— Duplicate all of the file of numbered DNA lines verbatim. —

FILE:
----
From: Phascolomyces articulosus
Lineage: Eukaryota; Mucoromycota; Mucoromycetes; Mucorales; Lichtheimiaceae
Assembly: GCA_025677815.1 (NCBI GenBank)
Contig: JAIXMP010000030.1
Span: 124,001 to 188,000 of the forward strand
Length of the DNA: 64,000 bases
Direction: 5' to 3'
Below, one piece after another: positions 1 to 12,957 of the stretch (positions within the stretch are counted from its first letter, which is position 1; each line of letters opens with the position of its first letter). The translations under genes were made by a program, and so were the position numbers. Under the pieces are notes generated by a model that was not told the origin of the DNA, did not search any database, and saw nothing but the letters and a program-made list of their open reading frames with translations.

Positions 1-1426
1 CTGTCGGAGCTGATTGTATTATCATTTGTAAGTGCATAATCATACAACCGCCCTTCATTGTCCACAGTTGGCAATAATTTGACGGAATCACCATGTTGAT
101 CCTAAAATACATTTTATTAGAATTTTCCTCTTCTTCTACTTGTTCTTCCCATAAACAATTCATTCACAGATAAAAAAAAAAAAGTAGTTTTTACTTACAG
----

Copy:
From: Phascolomyces articulosus
Lineage: Eukaryota; Mucoromycota; Mucoromycetes; Mucorales; Lichtheimiaceae
Assembly: GCA_025677815.1 (NCBI GenBank)
Contig: JAIXMP010000030.1
Span: 124,001 to 188,000 of the forward strand
Length of the DNA: 64,000 bases
Direction: 5' to 3'
Below, one piece after another: positions 1 to 12,957 of the stretch (positions within the stretch are counted from its first letter, which is position 1; each line of letters opens with the position of its first letter). The translations under genes were made by a program, and so were the position numbers. Under the pieces are notes generated by a model that was not told the origin of the DNA, did not search any database, and saw nothing but the letters and a program-made list of their open reading frames with translations.

Positions 1-1426
1 CTGTCGGAGCTGATTGTATTATCATTTGTAAGTGCATAATCATACAACCGCCCTTCATTGTCCACAGTTGGCAATAATTTGACGGAATCACCATGTTGAT
101 CCTAAAATACATTTTATTAGAATTTTCCTCTTCTTCTACTTGTTCTTCCCATAAACAATTCATTCACAGATAAAAAAAAAAAAGTAGTTTTTACTTACAG